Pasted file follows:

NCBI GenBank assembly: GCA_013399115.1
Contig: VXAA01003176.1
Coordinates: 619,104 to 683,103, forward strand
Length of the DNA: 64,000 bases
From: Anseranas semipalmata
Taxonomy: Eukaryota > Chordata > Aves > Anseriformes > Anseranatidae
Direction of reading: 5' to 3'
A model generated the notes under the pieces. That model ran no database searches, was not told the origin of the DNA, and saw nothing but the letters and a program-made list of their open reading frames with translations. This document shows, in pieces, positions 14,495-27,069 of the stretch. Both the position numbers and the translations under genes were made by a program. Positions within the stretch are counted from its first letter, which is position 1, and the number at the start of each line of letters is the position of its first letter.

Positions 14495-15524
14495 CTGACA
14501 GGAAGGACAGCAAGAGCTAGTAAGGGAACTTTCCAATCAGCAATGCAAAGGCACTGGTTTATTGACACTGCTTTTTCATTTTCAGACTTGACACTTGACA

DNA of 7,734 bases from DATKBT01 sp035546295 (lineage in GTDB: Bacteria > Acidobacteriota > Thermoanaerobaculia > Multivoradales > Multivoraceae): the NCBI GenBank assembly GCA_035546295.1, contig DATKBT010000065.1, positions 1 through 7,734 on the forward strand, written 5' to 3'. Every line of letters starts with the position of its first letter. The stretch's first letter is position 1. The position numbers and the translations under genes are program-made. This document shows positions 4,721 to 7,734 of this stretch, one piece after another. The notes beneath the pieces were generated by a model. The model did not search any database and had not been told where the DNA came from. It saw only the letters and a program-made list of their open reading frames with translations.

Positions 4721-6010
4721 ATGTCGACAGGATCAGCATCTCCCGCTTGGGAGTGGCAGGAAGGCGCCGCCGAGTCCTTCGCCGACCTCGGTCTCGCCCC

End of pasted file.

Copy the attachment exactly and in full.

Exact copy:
NCBI GenBank assembly: GCA_013399115.1
Contig: VXAA01003176.1
Coordinates: 619,104 to 683,103, forward strand
Length of the DNA: 64,000 bases
From: Anseranas semipalmata
Taxonomy: Eukaryota > Chordata > Aves > Anseriformes > Anseranatidae
Direction of reading: 5' to 3'
A model generated the notes under the pieces. That model ran no database searches, was not told the origin of the DNA, and saw nothing but the letters and a program-made list of their open reading frames with translations. This document shows, in pieces, positions 14,495-27,069 of the stretch. Both the position numbers and the translations under genes were made by a program. Positions within the stretch are counted from its first letter, which is position 1, and the number at the start of each line of letters is the position of its first letter.

Positions 14495-15524
14495 CTGACA
14501 GGAAGGACAGCAAGAGCTAGTAAGGGAACTTTCCAATCAGCAATGCAAAGGCACTGGTTTATTGACACTGCTTTTTCATTTTCAGACTTGACACTTGACA

DNA of 7,734 bases from DATKBT01 sp035546295 (lineage in GTDB: Bacteria > Acidobacteriota > Thermoanaerobaculia > Multivoradales > Multivoraceae): the NCBI GenBank assembly GCA_035546295.1, contig DATKBT010000065.1, positions 1 through 7,734 on the forward strand, written 5' to 3'. Every line of letters starts with the position of its first letter. The stretch's first letter is position 1. The position numbers and the translations under genes are program-made. This document shows positions 4,721 to 7,734 of this stretch, one piece after another. The notes beneath the pieces were generated by a model. The model did not search any database and had not been told where the DNA came from. It saw only the letters and a program-made list of their open reading frames with translations.

Positions 4721-6010
4721 ATGTCGACAGGATCAGCATCTCCCGCTTGGGAGTGGCAGGAAGGCGCCGCCGAGTCCTTCGCCGACCTCGGTCTCGCCCC